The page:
By Isobel Blackthorn
Reviewed by De Gevallene, October 2020
This book is a work of level-headed and scrupulously annotated research from an unashamed admirer of Alice Bailey’s life and legacy. It is beautifully written and it seduced even this dyed-in-the-wool sceptic. Close up, the author tells Alice’s unique and special life with an affection that makes it impossible not to like both author and subject. Alice was a fine and beautiful human being, and I imagine that the author of this book is also that.
But I was also seduced by the parallel world that this story depicted.
By parallel world, I am not referring to any of the esoteric planes to which Alice Bailey and her associates claimed privileged access, but to the parallels between this remarkable story about the development of the New Age Movement and other stories with which I am more familiar. The development and ongoing impact of psychoanalysis. The birth and growth of the socialist Labor movement in Europe. The organisational and ideological story is one that could be written about any of these nineteenth-to-twentieth century movements. A story of clashing personalities as they struggle for control over “truth”, the formation and splintering of institutions and groups, the inevitably disappointed desire to protect a legacy – and, through all of it, the intensely-felt personal betrayals and rivalries between people divided only by passionately believing almost (but infinitesimally not quite) the same thing. (Just read the competing reviews of this book on Amazon! See those tiny bitter visceral resentments writ angrily there!) This is a cover version of a song sung so many times, in so many voices, probably for as long as there have been human societies.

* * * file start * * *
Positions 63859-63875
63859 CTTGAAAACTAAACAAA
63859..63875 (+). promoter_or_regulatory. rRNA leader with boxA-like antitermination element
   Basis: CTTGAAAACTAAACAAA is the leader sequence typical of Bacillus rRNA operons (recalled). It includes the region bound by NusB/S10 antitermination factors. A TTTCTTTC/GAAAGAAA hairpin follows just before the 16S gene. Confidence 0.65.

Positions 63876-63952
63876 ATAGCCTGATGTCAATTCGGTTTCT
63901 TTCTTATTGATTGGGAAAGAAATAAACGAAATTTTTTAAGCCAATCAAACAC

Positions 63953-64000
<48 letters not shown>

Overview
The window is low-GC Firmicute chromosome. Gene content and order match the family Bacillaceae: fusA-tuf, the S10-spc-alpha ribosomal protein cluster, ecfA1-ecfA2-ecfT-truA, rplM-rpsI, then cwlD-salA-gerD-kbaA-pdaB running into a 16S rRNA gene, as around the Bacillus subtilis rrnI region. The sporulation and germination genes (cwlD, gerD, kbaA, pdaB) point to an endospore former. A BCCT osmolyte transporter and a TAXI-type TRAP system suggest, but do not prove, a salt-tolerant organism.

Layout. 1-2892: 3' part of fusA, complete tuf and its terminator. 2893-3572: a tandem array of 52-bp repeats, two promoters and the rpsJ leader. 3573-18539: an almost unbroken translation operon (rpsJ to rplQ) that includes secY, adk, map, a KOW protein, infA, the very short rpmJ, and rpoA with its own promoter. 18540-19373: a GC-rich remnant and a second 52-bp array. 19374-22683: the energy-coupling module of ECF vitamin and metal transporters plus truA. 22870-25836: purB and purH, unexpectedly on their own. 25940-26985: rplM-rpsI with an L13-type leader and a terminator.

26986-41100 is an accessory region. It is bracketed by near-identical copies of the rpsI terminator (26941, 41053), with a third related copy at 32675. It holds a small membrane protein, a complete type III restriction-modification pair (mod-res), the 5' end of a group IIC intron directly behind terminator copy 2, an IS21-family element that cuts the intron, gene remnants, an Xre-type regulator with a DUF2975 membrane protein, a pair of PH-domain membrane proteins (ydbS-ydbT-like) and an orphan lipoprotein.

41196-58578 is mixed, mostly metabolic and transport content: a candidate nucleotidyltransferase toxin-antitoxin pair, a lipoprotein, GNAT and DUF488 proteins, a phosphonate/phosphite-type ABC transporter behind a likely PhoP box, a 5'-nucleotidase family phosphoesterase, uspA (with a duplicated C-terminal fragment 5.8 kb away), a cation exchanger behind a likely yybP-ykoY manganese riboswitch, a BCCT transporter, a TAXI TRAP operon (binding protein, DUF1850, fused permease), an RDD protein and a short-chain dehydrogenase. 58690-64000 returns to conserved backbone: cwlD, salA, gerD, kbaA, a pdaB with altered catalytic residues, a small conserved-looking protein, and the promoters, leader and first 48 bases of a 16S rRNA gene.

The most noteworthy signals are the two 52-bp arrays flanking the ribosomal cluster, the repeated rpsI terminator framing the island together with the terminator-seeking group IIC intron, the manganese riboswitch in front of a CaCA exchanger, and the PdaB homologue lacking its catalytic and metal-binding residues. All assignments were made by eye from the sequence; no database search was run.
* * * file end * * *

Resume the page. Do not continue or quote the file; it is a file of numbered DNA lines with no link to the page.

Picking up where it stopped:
But this is also a story that is historically specific. Alongside Socialism and Psychoanalysis, the New Age movement weaves through the final century of the last millennium, drawing on threads from different places, but arranged and organized on a loom of the same design, ultimately weaving cloth that is curiously similar, intended for the same grand purpose. In all of these movements we see the same millennial optimism, the belief in the possibility of a new enlightenment and the breathless conviction that the next evolution of humanity is almost within our grasp. Can their emergence at the same point in western history really be co-incidental?
No, I’m not talking about the birth of the Age of Aquarius! I don’t believe in that. Sadly I doubt that these millennial ideologies will survive to the next millennium, let alone through the next 2,000 years till we will enter, as astrologists quaintly declare, the Age of Capricorn. But they are good stories, worth telling in our time, however long that lasts. And Isobel Blackthorn has made the telling of this one a delight.
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